Stephen Rochford is facing an unenviable task. In assuming the role of manager at a critical juncture in Mayo’s quest for glory, he brings to the post heartening qualities of leadership.
He deserves our full support.
Much to ponder over our winter break
THUS falls the curtain on our column. A season preserved in the memory for what happened off the field of play as much as on it. A season that hummed once more with hope through a raging summer of success, and ended in the autumn with brooding thoughts of another near miss.
A fifth successive Connacht title is justification for special celebration; the first time the Nestor Cup was hived into the Connacht air five years in a row, a triumph obscured somewhat, however, by the failure to go all the way.
Still, there was much to admire in Mayo’s performances throughout the season, performances that earned All-Star awards for Lee Keegan and Aidan O’Shea, a bucketful of admiration for their roles in Ireland’s victory over Australia; and the Young Player of the Year award won by Diarmuid O’Connor.
Our club teams underlined Mayo’s eminence in the province – Ardnaree defeating Clifden in the junior final, Hollymount/Carramore accounting for Moycullen in the intermediate, and Castlebar’s magnificent victory over all-Ireland champions Corofin at senior level.
What the future holds for our game is in the hands of our county representatives at headquarters. Proposals to change the format of the senior championship beyond provincial level are being given serious consideration.
Efforts are also under way to reduce the eligible age for minor football to under-17 and to abolish the under-21 competitions in the interests of player safety. Injury and burnout among young players is a cause for concern. But to scrap the under-21 championship, a shop window for senior managers, may not be the answer.
There’s a proposal to experiment again with the ‘mark’ as practised in the International Rules series between Ireland and Australia. A reduced version was introduced some years ago without causing any great stir before being dropped.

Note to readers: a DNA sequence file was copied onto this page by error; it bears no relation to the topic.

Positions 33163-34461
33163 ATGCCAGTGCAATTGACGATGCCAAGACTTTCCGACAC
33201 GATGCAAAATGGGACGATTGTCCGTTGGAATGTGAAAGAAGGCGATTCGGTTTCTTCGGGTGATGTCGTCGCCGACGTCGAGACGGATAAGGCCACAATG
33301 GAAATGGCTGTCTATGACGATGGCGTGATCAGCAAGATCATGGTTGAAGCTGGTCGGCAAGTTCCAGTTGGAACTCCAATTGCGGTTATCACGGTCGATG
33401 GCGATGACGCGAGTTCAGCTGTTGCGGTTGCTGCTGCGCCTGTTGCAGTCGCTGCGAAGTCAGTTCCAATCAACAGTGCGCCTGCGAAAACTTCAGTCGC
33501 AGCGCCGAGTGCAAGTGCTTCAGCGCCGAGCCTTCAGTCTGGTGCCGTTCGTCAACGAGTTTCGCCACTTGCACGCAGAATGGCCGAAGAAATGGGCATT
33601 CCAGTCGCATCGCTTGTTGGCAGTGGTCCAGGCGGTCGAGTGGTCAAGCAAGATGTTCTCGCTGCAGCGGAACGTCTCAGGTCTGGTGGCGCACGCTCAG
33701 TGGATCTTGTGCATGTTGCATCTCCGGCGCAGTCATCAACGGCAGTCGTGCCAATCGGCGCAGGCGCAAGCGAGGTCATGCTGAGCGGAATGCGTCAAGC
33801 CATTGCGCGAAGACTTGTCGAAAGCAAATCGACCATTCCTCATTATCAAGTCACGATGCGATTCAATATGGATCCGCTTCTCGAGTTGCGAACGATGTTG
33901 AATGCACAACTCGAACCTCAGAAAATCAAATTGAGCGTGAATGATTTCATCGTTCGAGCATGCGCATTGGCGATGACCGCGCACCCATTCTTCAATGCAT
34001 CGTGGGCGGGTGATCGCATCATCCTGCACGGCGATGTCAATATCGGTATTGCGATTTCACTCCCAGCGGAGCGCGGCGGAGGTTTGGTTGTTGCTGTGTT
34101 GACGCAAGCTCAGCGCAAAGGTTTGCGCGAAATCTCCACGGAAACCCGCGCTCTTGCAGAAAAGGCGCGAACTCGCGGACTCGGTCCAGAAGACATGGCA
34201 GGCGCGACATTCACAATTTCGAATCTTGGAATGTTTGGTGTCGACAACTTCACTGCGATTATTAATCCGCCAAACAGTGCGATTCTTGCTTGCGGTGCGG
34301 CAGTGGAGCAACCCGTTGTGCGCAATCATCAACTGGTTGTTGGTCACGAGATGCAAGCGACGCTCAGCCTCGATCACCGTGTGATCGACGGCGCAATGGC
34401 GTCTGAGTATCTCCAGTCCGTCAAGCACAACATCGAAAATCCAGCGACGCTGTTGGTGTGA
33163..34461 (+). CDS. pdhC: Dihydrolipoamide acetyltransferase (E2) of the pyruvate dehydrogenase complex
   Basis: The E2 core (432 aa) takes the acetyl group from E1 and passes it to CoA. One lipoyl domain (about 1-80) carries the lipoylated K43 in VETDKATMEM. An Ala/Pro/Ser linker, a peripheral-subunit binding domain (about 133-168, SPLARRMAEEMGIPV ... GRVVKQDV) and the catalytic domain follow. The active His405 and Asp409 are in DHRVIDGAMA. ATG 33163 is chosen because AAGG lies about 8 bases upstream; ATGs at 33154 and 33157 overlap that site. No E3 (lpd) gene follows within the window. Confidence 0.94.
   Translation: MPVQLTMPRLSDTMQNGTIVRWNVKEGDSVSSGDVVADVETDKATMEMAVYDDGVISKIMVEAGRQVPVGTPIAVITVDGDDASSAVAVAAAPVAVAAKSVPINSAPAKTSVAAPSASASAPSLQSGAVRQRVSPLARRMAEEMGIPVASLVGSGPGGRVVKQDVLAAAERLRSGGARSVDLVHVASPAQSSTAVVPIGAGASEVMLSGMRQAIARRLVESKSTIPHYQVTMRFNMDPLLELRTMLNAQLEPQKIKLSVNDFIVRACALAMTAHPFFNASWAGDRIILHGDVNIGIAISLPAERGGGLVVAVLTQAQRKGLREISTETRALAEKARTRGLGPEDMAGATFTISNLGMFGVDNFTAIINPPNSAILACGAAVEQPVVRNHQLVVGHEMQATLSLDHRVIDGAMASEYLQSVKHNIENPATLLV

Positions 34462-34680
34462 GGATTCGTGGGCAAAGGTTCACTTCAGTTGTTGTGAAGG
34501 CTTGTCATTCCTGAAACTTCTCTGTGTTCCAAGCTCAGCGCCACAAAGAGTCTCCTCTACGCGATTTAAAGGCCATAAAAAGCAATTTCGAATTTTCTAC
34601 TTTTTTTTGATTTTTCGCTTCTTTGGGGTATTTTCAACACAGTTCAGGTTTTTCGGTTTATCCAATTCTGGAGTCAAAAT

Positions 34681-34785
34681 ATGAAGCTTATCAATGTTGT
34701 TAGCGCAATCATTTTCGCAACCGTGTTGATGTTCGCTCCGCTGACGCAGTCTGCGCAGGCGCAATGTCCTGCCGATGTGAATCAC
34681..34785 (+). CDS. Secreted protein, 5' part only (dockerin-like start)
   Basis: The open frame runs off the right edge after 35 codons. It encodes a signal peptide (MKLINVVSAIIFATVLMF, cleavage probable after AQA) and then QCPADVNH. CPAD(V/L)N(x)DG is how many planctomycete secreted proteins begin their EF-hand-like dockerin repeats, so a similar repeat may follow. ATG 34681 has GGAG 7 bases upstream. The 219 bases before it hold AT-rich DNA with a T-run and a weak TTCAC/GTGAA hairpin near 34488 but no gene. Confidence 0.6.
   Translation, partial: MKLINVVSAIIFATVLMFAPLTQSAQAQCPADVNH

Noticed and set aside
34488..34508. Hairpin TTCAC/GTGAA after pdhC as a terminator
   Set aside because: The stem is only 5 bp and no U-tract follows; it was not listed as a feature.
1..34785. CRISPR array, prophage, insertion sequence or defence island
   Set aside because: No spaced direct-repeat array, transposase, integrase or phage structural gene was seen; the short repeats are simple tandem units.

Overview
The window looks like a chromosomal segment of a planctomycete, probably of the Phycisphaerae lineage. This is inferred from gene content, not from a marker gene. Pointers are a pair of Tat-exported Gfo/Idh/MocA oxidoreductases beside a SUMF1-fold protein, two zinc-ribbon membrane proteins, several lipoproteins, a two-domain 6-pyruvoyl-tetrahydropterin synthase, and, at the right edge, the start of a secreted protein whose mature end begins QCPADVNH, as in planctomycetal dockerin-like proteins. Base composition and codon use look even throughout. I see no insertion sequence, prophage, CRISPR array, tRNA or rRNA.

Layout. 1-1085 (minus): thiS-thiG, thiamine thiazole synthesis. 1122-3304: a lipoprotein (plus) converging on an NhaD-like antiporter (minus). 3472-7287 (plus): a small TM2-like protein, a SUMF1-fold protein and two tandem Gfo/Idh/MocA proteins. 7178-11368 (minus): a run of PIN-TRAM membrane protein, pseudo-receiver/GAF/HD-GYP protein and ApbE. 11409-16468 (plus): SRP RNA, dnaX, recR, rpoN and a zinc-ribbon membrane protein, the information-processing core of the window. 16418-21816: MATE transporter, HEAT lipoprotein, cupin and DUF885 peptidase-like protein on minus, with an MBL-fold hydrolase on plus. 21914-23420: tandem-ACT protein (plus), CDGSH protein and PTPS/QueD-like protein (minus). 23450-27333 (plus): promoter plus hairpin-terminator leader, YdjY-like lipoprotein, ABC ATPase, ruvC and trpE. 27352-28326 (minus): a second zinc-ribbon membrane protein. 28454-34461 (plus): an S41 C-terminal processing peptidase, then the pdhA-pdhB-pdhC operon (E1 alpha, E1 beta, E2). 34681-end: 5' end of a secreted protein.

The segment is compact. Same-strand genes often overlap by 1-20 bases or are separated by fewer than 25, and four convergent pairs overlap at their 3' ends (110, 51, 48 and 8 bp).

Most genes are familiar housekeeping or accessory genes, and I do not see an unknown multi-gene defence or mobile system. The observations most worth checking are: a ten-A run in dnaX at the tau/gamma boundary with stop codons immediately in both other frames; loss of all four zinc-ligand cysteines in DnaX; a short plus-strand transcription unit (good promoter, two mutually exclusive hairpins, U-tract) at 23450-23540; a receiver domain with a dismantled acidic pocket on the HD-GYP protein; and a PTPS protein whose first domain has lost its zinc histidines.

It would award high fielders between the two 45’ lines a free kick. It would also, of course, reduce greatly any benefit derived from short kick-outs.
None of those proposals, if passed by Congress, is likely to be introduced in the competitions before 2017. But at high level there is a desire to shake up stale competitions that they claim are not progressing with the time.
We conclude with the wish that all of you have a joyful Christmas and a New Year full of cheer and good fortune.
Best wishes, Willie
WE send our best wishes to former Mayo star Willie McGee, who is recovering from an illness in hospital.
Best known for his four-goal spree in Mayo’s defeat of Kerry in the All-Ireland Under-21 final replay of 1967, Willie also won a Connacht Senior Football Championship medal with Mayo in 1969 and a National League in 1970. He was also a member of the Connacht team that won the Railway Cup in 1969.
Still staunchly supporting Mayo football in many capacities, Willie has been at the helm of fund-raising events for the cause. Next Saturday the Christmas outing, which he normally organises, of the Green and Red Golf Society is being held in Mulranny.